The new definition was endorsed last year by the church General Assembly, or top legislative body, but required approval from a majority of the denomination’s 171 regional districts, or presbyteries. The critical 86th “yes” vote came Tuesday night from the Presbytery of the Palisades in New Jersey.

After all regional bodies vote and top Presbyterian leaders officially accept the results, the change will take effect June 21. The denomination has nearly 1.8 million members and about 10,000 congregations.

Courtesy www.likud.org.il

TEL AVIV — Israeli Prime Minister Benjamin Netanyahu’s ruling Likud Party scored a resounding victory in the country’s election, final results showed Wednesday, after a tight race that had put his lengthy rule in jeopardy.

With nearly all the votes counted, Likud appeared to have earned 30 out of parliament's 120 seats, in a position to be able to build a coalition government with its right-wing and religious allies with relative ease. The election was widely seen as a referendum on Netanyahu, who has governed the country for the past six years.

STOCKTON, Calif. — Police in Northern California say at least three people are dead and four people are wounded in a shooting at a grocery store.

Stockton police say one person was killed Tuesday night at the store in Stockton and another two died at a hospital. The Stockton Record reports the victim who died at the store was a woman. She was found on a sidewalk outside. Some of the wounded victims were found inside the market.

Courtesy BCA Forensic Science Services

ST. PAUL, Minn. — The body of a woman found in a drainage ditch 35 years ago has been identified as that of an 18-year-old Texas hitchhiker who was assaulted and killed by a former Minnesota state trooper, state authorities said Tuesday.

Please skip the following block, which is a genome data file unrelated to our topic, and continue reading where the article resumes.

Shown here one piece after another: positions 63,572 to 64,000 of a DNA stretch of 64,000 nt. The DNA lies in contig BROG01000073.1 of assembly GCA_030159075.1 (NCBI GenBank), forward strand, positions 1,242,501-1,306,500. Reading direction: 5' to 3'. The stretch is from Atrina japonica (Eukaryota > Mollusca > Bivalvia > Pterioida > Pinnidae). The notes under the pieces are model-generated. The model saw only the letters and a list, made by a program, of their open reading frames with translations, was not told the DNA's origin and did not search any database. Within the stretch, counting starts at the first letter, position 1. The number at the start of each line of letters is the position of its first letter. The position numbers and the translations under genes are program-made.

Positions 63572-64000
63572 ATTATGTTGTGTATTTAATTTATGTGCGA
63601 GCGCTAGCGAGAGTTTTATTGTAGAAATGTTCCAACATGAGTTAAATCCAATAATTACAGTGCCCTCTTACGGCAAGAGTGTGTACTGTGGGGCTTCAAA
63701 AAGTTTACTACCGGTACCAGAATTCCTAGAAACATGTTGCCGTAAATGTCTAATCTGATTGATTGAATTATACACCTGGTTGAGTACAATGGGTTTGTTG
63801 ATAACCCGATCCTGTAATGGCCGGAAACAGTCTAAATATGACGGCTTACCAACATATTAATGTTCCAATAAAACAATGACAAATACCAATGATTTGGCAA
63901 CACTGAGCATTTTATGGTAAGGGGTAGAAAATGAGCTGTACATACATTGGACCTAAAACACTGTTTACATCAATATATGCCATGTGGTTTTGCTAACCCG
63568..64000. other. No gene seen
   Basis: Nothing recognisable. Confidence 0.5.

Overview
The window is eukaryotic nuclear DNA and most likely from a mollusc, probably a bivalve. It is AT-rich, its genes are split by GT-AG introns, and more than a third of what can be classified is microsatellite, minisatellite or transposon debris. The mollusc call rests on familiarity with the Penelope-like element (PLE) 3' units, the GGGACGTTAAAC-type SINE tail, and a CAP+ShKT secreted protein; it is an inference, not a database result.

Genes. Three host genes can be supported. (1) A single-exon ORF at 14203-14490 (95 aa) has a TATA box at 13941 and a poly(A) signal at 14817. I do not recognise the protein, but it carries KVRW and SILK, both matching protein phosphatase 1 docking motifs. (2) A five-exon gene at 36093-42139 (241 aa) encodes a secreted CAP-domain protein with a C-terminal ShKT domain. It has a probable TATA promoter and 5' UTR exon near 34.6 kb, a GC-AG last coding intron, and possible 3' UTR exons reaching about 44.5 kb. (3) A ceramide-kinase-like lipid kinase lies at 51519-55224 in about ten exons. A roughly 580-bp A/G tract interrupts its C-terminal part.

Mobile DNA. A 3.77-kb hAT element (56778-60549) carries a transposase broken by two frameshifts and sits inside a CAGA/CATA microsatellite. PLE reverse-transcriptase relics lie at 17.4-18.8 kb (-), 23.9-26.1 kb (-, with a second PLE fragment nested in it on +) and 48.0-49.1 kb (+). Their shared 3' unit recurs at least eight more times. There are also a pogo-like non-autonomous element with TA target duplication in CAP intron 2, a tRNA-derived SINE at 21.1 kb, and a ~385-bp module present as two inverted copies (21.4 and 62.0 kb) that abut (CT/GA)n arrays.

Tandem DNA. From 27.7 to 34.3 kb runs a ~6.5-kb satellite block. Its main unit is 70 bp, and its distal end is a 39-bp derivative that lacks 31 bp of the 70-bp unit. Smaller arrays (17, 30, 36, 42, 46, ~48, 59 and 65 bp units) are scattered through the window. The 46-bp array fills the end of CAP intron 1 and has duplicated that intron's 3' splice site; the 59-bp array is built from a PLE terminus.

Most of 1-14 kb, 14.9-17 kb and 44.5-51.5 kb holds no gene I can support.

Michelle Yvette Busha’s remains were identified over the weekend through DNA testing. Her body was found on May 30, 1980, and had been buried anonymously at a cemetery in the southern Minnesota city of Blue Earth for the past three decades.

Robert Leroy Nelson, a state trooper at the time, had confessed to killing a woman nine years later, but investigators had been unable to determine her identity.

“This was a case of not whodunit, but who was she,” said Faribault County Sheriff Michael Gormley. Busha’s remains were exhumed in August and DNA was collected as part of a Minnesota Bureau of Criminal Apprehension effort to identify dozens of unidentified human remains in the state. BCA Forensic Science Services Director Catherine Knutson said investigators built a DNA profile, and entered that information into a national database for missing persons in mid-February.

Secret Service Director Joseph Clancy told the House Appropriations Subcommittee on Homeland Security Tuesday that it took five days before he was informed that a car carrying two agents struck a security barrier outside the White House.

Copyright 2018 NPR. To see more, visit http://www.npr.org/.